October 30, 2014
Final Reports
San Mateo Courts - Civil Grand Jury

2001 Final Report:

Fiber Optic Cable Installed in Railroad Right-of-Way

Summary | Background | Findings | Conclusions | Responses

Summary:

The Grand Jury investigated whether property owners adjacent to the railroad suffered any monetary loss when fiber optic cables were laid in the Caltrain railroad right-of-way.

Issue: Do the owners of real property adjacent to the Caltrain right-of-way suffer any monetary loss as result of the installation of fiber optic cables in the Caltrain right-of-way?

Background:

Fiber optic cables were laid in the Caltrain railroad right-of-way in San Mateo County. The Caltrain right-of-way is owned by the Peninsula Corridor Joint Powers Board (JPB). In other parts of the United States, class actions lawsuits have been filed regarding the improper use of railroad rights-of-way, alleging that the actual laying of such fiber optic cables exceeded the rights conveyed to the railroad. In those actions, the rights conveyed were specified for use only as a railroad easement, which did not include subterranean rights. In those actions, fiber optic companies tried to obtain the subterranean rights from the individual adjacent landowners to permit them to lay cable along each railroad's right-of-way. Class actions lawsuits were filed by those individuals claiming a right of reimbursement from the cable companies based on use outside the scope of the easements.

The 2001-2002 Grand Jury interviewed a prominent San Mateo County land use attorney to learn about the possible issues associated with the improper laying of the fiber optic cables along the Caltrain right-of-way. The Grand Jury then interviewed the attorneys for the JPB to learn the specific details of the actual sale between Southern Pacific Railroad and the JPB. The Grand Jury also contacted attorneys handling some of the class action lawsuits that were filed elsewhere to learn about the issues involved and the specific details of their class action lawsuits.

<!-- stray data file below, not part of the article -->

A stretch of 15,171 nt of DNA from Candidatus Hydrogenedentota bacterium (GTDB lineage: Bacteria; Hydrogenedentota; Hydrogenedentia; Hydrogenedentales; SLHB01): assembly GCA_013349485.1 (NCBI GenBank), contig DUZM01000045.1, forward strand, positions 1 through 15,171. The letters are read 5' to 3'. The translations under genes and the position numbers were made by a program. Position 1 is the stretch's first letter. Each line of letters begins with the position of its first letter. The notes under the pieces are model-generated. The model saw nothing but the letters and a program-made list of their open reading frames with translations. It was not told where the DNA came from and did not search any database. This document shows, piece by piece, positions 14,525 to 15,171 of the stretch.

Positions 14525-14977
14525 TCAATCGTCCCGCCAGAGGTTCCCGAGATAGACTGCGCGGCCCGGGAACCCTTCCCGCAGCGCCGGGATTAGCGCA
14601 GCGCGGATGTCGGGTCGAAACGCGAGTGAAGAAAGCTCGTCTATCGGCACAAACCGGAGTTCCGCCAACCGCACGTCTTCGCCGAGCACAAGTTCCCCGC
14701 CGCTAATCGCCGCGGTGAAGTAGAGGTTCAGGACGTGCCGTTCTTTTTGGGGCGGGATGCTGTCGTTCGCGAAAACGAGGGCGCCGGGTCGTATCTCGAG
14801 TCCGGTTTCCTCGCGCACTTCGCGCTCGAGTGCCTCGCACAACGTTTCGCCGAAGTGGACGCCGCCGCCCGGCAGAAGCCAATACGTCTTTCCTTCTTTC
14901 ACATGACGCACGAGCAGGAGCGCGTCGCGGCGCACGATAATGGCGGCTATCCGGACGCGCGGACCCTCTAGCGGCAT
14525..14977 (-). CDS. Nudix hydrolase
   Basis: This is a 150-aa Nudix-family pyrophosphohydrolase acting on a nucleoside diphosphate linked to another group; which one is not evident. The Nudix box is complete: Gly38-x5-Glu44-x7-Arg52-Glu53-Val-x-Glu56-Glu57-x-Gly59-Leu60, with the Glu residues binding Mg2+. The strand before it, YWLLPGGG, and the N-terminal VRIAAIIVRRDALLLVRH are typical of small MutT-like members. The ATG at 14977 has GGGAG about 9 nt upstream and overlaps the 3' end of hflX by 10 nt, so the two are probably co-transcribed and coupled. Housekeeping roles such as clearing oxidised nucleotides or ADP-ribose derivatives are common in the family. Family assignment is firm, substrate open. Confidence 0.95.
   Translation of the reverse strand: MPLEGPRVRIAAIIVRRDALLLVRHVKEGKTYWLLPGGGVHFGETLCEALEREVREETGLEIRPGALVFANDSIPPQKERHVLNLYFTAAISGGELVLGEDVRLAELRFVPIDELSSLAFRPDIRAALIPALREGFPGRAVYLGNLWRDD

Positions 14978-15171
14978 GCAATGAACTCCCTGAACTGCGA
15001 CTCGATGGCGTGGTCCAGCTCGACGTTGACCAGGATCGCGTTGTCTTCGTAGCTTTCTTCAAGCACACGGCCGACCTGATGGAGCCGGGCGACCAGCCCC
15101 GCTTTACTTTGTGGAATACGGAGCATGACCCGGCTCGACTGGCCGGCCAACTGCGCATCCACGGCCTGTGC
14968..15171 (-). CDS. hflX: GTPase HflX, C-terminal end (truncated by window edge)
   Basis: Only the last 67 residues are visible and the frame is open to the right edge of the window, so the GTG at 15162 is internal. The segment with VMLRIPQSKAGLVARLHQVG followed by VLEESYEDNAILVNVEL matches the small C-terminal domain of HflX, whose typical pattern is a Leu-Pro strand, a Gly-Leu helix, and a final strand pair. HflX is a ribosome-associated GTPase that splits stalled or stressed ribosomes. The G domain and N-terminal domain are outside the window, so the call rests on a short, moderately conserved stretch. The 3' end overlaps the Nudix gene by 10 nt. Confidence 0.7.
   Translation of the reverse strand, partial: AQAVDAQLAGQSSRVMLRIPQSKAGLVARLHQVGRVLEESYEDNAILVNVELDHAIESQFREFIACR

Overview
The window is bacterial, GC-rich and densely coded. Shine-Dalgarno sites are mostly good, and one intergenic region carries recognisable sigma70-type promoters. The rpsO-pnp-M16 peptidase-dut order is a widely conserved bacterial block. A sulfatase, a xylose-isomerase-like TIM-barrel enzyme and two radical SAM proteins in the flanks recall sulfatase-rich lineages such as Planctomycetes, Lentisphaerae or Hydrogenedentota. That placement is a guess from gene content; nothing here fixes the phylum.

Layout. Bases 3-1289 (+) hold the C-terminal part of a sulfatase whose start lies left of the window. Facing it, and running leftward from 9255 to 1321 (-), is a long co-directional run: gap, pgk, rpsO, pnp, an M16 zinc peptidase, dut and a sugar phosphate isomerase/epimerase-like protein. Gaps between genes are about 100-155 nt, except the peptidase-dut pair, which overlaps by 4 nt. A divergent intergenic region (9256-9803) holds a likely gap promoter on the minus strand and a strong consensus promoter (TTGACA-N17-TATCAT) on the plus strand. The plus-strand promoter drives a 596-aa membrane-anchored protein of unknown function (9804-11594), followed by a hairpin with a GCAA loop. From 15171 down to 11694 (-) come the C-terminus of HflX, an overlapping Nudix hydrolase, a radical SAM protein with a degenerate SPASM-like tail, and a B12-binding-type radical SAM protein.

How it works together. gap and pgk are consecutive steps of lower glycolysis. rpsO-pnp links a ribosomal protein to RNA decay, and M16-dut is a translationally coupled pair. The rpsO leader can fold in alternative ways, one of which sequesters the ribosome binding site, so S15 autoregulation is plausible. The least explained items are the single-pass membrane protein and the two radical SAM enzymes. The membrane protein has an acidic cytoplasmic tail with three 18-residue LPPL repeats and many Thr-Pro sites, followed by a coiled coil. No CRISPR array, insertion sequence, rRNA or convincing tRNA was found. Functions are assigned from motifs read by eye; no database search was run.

Findings:

The railroad right-of-way was granted to the JPB by Southern Pacific in 1991. This transfer included the right to use the underlying land for other uses, e.g. the laying of fiber optic cables. When Southern Pacific conveyed the land, a CLTA (California Land Title Association) title search was done, the grant was recorded, and the subterranean rights were properly conveyed. Further, at the time of the conveyance, some fiber optic cables were already in the ground and were transferred along with the railroad right-of-way. These facts differ from those in the class action lawsuits filed elsewhere because the sale to the JPB did not involve individual adjacent property owners or infringement of their property rights without proper reimbursement. Southern Pacific's grant to JPB included the railroad right-of-way and the subterranean rights. Thereafter the grant was properly recorded.

The JPB has the right to use the right-of-way to lay cables or to otherwise grant subterranean rights to cable companies at the same time that Caltrain operates the rail transportation system. The leasing of the subterranean area to a third party for fiber optic installation does not violate adjacent property owners' rights..

 

Conclusions:


Southern Pacific had the right to convey a general grant to the JPB, and the JPB filed and recorded the general grant to protect its right to use the right-of-way for any lawful purpose, including laying fiber optic cable. Subterranean rights were properly conveyed in the sale from Southern Pacific to the JPB; therefore, the owners of real property adjacent to the Caltrain right-of-way did not, and should not, suffer any monetary loss as a result of the installation of fiber optic cables in the Caltrain right-of-way.

Response
© 2014 Superior Court of San Mateo County